woman – and it had been even longer since a woman had stared at him with such
She continued to stand there, looking at him.
“We’ll both be embarrassed if you don’t turn
your back while I get out of the water,” he said dryly.
“Turn my back? Oh. Oh... You’re naked. Sorry.”
However she didn’t sound especially sorry and
she took her time turning, holding the brim of her hat close to her head with
“You’re safe enough now,” she called, and her
voice was warm with the hint of yet another smile. “My hat makes great
blinkers and I promise I won’t look till you say so.”
Mildly surprised that she’d stood her ground
rather than making a nervous dash for the nearest patch of thick scrub, Daniel
left the water quickly and hauled on his jeans without any attempt to dry
“All clear,” he said gruffly.
She let go of the hat brim and turned back to
him, pink and smiling again, or perhaps still pink and smiling and she watched
with continued interest as he shook his head from side to side and flicked
water droplets from his thick dark hair.
“I’m sorry. I’m being a nuisance.”
He shrugged. “I was just taking a break. But I
don’t have a lot of time.”
Reaching down for his blue cotton shirt, he retrieved his watch from the front
pocket and checked the time before slipping the watch onto his wrist. It was
lunch time and his stomach was rumbling. “Where’s your car?”
“Out on the road.”
“Not in the middle of the road?”
“No. I’m silly, but not totally brainless. I
managed to push it well off the bitumen. It’s under a tree. I guess it’s about
five hundred metres from your front gate.”
“What sort of vehicle?”
“So you need petrol?” He bit off a curse.
“Well... yes. I told you I’ve run out.”
“Is that a problem?”
“I only use diesel.”
“Oh.” Two neat white teeth worried her lower
“I guess I’ll have to give you a lift into
Gidgee Springs.” He knew he should have said this more graciously, but a trip
into the nearest township would mean exposing himself to the questioning
glances of prying locals.
“I don’t want to put you to that much bother,”
she said, obviously sensing his reluctance. “If you have a telephone book I
could ring a service station in Gidgee Springs. They should be able to send a
can of petrol out here.”
“On a Sunday? You’ve got to be joking.” Daniel
let out a hoot of laughter. “I’ll give you a lift, but you’ll have to wait.
I’m going to grab a bite to eat first.”
“By all means. Yes, you must have your lunch.”
She sounded prim and schoolmarmy again.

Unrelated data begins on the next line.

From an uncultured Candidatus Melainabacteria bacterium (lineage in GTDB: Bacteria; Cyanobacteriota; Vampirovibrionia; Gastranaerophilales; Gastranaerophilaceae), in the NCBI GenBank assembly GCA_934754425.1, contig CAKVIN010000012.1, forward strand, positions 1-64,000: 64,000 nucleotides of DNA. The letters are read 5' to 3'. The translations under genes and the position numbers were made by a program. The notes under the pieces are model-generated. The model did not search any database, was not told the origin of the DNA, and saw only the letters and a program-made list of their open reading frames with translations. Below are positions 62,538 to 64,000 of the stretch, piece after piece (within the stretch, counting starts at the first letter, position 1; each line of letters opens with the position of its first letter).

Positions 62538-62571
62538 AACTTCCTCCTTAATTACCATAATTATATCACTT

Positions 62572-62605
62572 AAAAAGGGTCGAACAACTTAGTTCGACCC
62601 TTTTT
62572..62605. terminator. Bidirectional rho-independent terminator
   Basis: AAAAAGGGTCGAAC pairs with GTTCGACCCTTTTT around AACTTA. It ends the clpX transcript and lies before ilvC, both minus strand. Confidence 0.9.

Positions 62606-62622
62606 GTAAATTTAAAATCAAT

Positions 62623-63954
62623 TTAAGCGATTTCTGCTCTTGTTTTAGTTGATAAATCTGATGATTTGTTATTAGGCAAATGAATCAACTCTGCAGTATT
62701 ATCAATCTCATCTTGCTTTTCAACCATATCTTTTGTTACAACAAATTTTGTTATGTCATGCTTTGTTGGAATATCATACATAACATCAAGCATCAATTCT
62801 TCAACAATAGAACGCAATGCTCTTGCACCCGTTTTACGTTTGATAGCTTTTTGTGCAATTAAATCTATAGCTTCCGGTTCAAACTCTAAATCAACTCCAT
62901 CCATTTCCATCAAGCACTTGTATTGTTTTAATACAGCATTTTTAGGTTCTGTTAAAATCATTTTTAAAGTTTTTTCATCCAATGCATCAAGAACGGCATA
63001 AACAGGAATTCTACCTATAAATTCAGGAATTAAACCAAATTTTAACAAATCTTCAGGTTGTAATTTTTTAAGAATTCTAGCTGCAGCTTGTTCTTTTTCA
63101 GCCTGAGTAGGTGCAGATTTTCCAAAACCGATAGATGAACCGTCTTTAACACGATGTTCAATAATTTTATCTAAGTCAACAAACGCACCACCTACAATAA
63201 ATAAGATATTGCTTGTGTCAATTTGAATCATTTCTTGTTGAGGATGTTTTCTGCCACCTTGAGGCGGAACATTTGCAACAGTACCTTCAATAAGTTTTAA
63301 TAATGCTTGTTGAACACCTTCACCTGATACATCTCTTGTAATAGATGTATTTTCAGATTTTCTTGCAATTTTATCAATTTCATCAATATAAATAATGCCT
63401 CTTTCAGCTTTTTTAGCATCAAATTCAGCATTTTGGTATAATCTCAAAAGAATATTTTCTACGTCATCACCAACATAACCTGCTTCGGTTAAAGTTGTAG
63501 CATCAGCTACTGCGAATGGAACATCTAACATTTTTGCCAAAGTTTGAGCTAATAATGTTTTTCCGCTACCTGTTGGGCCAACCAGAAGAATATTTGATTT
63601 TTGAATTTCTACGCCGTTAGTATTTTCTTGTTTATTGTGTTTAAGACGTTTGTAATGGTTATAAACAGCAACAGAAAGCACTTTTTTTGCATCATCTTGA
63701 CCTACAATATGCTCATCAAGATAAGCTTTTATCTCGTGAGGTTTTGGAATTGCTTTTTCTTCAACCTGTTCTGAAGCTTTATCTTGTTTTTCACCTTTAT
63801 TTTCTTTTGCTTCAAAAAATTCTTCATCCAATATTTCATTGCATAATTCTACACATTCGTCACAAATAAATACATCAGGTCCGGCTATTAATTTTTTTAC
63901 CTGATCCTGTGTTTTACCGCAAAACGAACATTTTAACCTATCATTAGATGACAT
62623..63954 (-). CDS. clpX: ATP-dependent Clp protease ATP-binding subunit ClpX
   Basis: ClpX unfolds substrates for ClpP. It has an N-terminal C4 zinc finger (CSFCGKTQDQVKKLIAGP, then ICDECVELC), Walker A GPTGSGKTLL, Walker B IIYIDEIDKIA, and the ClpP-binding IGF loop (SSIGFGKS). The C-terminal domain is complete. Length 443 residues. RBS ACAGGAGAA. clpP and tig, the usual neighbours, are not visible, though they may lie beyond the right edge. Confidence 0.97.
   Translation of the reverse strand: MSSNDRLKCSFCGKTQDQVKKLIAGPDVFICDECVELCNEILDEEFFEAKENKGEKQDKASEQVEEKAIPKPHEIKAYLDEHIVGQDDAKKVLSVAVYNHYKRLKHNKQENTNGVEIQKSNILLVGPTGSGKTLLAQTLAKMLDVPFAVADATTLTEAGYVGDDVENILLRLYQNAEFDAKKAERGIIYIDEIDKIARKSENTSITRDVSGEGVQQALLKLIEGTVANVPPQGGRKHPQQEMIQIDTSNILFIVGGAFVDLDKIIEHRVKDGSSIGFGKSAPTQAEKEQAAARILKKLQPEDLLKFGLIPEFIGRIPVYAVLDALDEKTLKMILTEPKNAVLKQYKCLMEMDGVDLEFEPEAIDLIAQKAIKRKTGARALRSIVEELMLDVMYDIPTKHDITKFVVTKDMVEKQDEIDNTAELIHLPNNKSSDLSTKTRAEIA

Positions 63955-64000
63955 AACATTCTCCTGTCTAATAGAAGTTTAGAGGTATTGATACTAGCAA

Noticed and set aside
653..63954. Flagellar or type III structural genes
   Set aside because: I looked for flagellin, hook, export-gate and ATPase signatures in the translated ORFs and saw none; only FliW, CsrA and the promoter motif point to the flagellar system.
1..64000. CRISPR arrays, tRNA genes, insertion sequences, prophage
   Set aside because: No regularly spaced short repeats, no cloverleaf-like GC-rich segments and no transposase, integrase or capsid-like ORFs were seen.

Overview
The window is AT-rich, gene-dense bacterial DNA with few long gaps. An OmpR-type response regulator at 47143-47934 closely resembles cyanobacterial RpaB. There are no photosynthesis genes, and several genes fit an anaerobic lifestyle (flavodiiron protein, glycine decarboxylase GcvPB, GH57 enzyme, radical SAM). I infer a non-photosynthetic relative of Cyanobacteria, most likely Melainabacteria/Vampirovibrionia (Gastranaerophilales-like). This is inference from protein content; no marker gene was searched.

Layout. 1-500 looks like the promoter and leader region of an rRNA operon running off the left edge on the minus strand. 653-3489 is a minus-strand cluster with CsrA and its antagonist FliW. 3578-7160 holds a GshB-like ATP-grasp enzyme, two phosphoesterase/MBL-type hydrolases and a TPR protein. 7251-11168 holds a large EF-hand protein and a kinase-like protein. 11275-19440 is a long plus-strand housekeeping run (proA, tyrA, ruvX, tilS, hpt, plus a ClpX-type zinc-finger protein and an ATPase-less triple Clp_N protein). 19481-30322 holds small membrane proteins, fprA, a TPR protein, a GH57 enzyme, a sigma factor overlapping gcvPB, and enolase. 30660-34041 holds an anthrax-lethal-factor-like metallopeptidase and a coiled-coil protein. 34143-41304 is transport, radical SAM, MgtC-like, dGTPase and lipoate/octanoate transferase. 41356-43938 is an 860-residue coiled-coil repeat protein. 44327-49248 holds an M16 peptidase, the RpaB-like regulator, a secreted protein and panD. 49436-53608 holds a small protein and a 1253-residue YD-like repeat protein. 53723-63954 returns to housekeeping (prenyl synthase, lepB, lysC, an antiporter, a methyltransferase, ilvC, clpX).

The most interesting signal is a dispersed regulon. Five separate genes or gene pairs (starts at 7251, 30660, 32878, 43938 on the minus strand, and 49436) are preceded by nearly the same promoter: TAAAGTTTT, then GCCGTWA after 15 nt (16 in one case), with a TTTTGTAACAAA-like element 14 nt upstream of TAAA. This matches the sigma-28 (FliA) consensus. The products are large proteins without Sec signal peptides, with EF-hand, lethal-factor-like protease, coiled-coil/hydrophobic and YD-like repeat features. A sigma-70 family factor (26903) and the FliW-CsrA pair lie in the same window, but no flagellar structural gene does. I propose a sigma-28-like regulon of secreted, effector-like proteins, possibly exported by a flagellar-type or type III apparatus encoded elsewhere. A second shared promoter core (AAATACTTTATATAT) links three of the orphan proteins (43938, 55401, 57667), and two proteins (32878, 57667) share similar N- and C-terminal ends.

After pulling on elastic sided riding boots and
shrugging into his shirt, he began to make his way through the scrub to the
track where he’d left the ute, doing up shirt buttons as he went. The woman,
ducking branches heavy with golden wattle, hurried to keep up.
“By the way, my name’s Lily,” she said to his
back. “Lily Halliday.”
“Daniel,” he offered grouchily over his
“Yes.” He stopped, suddenly wary, and he sent
her a swift, searching frown. “How did you know my name?”
Her shoulders lifted in a shrug. “It’s painted
on your letter box. D. Renton. Ironbark station.”
He sighed as he continued walking. He might have
been released from prison but he was still constantly on edge and alert.
Always defensive. He’d forgotten how to relax, how to trust. Simple details of
freedom could catch him out. His name painted on his letter box. A trip into
town for groceries. A stranger’s friendly smile. He wondered if he would ever
again accept such ordinary everyday normality as his right.
They reached his rusty old ute, parked in the
shade of an ancient camphor laurel tree. He stepped towards the passenger
door, intending to open it for Lily, but she clearly didn’t expect anything so
gentlemanly from him and she rushed forward.
“No need to wait on me.” Without further
ceremony she yanked the door open and jumped into the passenger seat.
By the time Daniel ambled around to the driver’s
door Lily had removed her hat. And as he settled behind the wheel, she slipped
off the blue elastic band that tied back her hair and shook it free.
Her hair was heavy and silky, the pale colour of
new hemp rope. It tumbled in waves over her shoulders like rippling water, and
with a complete lack of self-consciousness, she began to sift strands of it
through her fingers. Finally she lifted the full weight of it from the back of
her neck, exposing damp little curls stuck to her warm, pink skin. Then she
re-twisted her hair into a loose knot and slipped the band back into place.
During the entire process Daniel watched, transfixed.
Eventually, Lily glanced sideways and she
realised he was staring at her. Their gazes met. And froze. They both held
Something in Lily’s misty blue-grey eyes reached
deep into the darkness inside Daniel and tugged. He felt an almost shocking
sense of connection. It was completely unexpected. Unwilling.
From “Claiming the Cattleman's Heart"
By: Barbara Hannay
Mills and Boon Romance
Copyright: © Barbara Hannay
® and ™ are trademarks of the publisher. The edition published by arrangement
with Harlequin Books S.A. For more romance information surf to: http://www.eHarlequin.com